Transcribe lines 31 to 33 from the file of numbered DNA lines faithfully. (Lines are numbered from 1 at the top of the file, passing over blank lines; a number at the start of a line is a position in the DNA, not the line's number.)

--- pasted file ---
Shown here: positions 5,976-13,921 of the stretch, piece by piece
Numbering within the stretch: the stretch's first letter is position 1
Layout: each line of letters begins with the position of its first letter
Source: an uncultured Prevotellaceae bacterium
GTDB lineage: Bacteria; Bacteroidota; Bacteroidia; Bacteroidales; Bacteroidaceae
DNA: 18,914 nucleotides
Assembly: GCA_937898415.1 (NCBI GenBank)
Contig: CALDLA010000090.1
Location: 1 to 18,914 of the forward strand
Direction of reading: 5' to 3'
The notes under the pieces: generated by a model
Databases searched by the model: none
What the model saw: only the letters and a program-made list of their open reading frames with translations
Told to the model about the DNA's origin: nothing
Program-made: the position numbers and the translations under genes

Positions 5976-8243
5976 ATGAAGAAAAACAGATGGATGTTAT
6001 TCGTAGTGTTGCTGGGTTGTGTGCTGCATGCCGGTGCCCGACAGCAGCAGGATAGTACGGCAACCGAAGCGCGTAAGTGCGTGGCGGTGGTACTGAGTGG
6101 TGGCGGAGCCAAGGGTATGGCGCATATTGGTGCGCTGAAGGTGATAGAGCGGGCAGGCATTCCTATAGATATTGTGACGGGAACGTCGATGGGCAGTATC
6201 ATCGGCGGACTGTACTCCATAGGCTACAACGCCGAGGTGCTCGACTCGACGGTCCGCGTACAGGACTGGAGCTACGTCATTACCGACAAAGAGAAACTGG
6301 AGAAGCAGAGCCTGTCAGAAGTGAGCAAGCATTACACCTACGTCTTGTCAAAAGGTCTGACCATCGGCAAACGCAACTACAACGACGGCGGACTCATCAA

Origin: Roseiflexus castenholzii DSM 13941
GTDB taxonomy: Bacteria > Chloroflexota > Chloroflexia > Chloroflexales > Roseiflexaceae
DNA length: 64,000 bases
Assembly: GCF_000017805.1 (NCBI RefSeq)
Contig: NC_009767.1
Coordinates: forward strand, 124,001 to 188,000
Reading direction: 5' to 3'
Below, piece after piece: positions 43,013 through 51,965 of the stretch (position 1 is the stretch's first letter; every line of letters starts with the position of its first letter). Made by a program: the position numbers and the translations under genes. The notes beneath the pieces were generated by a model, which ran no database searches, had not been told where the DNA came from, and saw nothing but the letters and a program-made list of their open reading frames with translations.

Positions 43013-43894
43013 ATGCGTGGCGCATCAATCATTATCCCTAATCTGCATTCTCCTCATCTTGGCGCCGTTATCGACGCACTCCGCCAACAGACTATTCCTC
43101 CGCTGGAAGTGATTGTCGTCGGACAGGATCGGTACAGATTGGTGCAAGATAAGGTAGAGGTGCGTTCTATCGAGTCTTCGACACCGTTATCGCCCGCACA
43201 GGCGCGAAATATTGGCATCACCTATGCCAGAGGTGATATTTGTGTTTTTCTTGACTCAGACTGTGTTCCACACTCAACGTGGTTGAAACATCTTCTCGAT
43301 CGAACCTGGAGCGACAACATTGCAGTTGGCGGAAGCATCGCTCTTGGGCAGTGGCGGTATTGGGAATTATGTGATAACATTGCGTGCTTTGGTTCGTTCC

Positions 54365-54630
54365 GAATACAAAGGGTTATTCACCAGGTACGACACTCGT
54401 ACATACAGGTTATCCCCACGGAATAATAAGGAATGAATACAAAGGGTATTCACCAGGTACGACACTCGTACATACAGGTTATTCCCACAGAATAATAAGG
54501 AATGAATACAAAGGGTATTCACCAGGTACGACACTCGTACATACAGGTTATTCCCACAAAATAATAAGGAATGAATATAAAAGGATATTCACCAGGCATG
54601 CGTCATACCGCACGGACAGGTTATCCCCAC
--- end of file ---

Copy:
43013 ATGCGTGGCGCATCAATCATTATCCCTAATCTGCATTCTCCTCATCTTGGCGCCGTTATCGACGCACTCCGCCAACAGACTATTCCTC
43101 CGCTGGAAGTGATTGTCGTCGGACAGGATCGGTACAGATTGGTGCAAGATAAGGTAGAGGTGCGTTCTATCGAGTCTTCGACACCGTTATCGCCCGCACA
43201 GGCGCGAAATATTGGCATCACCTATGCCAGAGGTGATATTTGTGTTTTTCTTGACTCAGACTGTGTTCCACACTCAACGTGGTTGAAACATCTTCTCGAT